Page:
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FGM in Kenya: Is change taking place?

Access to new resource related to solving global human and social problems added to PMWL


Resource provided by Daisy Ogutu

22 March 2020 – Kisumu, Kenya – Access to a new resource has been added to the PM World Library (PMWL) related to solving global human and social problems. The new resource is titled Female Genital Mutilation/Cutting in Kenya: Is change taking place? by Bettina Shell-Duncan, David Gathara and Zhuzhi Moore in 2017.

According to the report, there has been a steady decline in rates of Female Genital Mutilation/Cutting (FGM/C) from the early 1980’s. Data shows that a majority of both women and men are now opposed to the continuation of FGM/C. Kenya has experienced a long history of activism aimed at encouraging abandonment of the practice. Although FGM had been viewed as a symbol of cultural loyalty and defiance against European colonialism, it no longer had the same significance once Kenyan independence was attained in 1963. In the 1970s-1980s (UN Decade for women) there was a global campaign to eliminate FGM. The Kenyan president called for an end to the practice though this ban carried no legal weight and was interpreted by some to be a measure to appease Western people.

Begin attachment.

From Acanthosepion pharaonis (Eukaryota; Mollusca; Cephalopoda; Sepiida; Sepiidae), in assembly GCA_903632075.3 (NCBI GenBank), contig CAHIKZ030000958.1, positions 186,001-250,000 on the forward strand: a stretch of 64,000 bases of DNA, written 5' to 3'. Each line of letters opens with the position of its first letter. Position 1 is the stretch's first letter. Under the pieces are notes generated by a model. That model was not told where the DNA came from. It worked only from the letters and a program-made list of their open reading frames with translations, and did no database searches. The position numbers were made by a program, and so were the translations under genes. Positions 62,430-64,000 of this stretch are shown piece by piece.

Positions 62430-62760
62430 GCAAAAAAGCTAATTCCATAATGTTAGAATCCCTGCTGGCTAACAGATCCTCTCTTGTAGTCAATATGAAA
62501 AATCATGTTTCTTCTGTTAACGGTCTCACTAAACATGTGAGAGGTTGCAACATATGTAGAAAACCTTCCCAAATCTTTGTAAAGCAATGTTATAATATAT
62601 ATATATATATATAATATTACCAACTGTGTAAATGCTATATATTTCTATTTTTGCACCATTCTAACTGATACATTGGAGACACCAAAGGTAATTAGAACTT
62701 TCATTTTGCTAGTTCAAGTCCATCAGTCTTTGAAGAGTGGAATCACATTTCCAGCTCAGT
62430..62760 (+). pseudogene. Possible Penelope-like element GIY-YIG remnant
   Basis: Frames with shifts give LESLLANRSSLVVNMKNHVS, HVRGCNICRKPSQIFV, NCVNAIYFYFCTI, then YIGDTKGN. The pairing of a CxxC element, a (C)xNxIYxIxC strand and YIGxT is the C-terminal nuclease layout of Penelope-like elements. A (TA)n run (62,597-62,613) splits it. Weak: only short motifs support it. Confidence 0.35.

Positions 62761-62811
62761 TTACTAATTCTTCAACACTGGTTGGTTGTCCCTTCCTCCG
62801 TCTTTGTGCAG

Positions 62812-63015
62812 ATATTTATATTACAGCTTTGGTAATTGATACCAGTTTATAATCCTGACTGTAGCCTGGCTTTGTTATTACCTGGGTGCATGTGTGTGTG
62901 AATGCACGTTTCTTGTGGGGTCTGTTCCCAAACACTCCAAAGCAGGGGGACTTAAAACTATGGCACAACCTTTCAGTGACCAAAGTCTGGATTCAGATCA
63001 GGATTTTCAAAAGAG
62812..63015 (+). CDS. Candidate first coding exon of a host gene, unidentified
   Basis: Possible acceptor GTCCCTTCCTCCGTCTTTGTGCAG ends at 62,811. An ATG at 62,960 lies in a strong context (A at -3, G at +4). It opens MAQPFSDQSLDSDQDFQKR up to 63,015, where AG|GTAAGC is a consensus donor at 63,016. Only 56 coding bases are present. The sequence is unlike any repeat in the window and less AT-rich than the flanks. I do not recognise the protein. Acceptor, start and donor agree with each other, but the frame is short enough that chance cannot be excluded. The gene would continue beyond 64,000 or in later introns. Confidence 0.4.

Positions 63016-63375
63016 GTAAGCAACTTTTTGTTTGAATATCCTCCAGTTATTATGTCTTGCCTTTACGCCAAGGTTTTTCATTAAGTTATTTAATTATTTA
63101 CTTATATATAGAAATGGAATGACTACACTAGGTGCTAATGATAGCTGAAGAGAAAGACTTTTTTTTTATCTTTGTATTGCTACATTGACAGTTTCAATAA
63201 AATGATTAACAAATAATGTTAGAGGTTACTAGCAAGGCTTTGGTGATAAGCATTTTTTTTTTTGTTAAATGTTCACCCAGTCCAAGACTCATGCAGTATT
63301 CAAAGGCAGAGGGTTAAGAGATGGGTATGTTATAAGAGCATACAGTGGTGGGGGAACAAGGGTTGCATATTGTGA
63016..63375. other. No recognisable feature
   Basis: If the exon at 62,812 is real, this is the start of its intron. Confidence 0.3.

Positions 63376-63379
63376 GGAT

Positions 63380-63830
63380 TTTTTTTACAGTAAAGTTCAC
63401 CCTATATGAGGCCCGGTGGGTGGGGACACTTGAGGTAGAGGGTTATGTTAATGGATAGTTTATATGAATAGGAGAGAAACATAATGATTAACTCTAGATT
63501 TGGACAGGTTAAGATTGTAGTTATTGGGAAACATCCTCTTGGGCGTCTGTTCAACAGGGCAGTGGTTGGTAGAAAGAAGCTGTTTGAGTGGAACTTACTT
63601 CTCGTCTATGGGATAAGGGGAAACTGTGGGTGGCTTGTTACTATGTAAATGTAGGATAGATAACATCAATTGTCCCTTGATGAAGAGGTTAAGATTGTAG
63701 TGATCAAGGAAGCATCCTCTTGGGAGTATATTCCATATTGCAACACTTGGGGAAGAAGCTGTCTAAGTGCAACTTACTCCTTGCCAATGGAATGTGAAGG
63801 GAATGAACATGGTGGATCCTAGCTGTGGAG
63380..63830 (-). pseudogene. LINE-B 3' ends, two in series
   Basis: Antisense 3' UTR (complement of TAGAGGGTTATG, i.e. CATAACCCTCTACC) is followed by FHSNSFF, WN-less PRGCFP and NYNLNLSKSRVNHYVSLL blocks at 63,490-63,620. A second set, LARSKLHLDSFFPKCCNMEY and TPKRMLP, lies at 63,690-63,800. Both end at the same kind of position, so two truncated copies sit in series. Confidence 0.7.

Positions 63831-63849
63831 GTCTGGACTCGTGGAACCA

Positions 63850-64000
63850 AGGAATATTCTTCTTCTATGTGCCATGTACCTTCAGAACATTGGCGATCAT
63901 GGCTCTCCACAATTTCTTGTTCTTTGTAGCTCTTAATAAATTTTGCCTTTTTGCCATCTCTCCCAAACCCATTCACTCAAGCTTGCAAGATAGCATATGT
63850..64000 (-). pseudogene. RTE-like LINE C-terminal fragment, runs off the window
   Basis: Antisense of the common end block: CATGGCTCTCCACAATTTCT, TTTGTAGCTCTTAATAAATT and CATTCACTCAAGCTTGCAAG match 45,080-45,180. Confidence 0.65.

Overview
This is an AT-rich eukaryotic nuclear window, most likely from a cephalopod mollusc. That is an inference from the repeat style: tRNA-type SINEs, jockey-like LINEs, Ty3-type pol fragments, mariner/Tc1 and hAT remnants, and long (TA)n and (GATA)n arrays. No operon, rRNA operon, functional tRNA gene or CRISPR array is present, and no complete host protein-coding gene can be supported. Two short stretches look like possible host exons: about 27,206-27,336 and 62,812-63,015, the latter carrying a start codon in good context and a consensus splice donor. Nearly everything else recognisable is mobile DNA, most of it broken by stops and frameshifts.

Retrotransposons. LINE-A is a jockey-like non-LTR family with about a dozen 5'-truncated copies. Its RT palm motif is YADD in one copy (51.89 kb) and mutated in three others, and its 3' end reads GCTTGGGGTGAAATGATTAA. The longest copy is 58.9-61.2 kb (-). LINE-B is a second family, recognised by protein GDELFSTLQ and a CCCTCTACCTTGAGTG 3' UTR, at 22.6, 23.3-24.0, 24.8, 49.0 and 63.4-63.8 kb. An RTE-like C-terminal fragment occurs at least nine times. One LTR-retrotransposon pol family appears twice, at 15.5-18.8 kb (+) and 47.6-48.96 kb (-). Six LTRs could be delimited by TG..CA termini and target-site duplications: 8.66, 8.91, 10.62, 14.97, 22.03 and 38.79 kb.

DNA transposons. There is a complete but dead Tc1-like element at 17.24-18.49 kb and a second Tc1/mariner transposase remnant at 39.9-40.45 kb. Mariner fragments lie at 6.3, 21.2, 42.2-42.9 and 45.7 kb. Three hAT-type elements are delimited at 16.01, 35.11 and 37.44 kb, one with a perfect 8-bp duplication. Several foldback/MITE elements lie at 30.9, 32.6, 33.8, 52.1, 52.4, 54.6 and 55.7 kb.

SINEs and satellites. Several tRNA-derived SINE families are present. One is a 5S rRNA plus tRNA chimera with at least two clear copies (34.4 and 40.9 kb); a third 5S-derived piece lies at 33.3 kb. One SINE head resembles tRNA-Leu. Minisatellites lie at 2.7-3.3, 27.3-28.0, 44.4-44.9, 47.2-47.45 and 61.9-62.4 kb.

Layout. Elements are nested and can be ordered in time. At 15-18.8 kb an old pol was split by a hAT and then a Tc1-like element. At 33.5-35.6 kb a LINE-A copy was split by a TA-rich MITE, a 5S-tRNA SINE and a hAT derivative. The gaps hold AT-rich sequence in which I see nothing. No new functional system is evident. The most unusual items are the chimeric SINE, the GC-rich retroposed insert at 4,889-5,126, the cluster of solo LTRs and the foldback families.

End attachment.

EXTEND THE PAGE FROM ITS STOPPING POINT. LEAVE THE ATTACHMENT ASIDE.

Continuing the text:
The different types of “cuttings” (Type I-IV) are discussed in detail in the report. There have been different trends over time including younger age cutting and increased medicalization. A large number of women who have undergone FGM had the flesh removed but report not having been sewn closed with only 9% reporting being sewn closed.  The vast majority of women report having been cut by a traditional practitioner.  70% of women who are cut are between age 5-14. The practice is more likely to be done in rural setups than in urban areas. Religion, household, wealth, education and ethnical background are some of the determinants of FGM/C.

To access this new resource, go to the solving global human and social problems section of the library at on gender equality/women’s rights, scroll down to resource. Free access, but please consider registering for the Free Trial Membership

This new resource provided through the PMWL university research internship program; to learn more, click here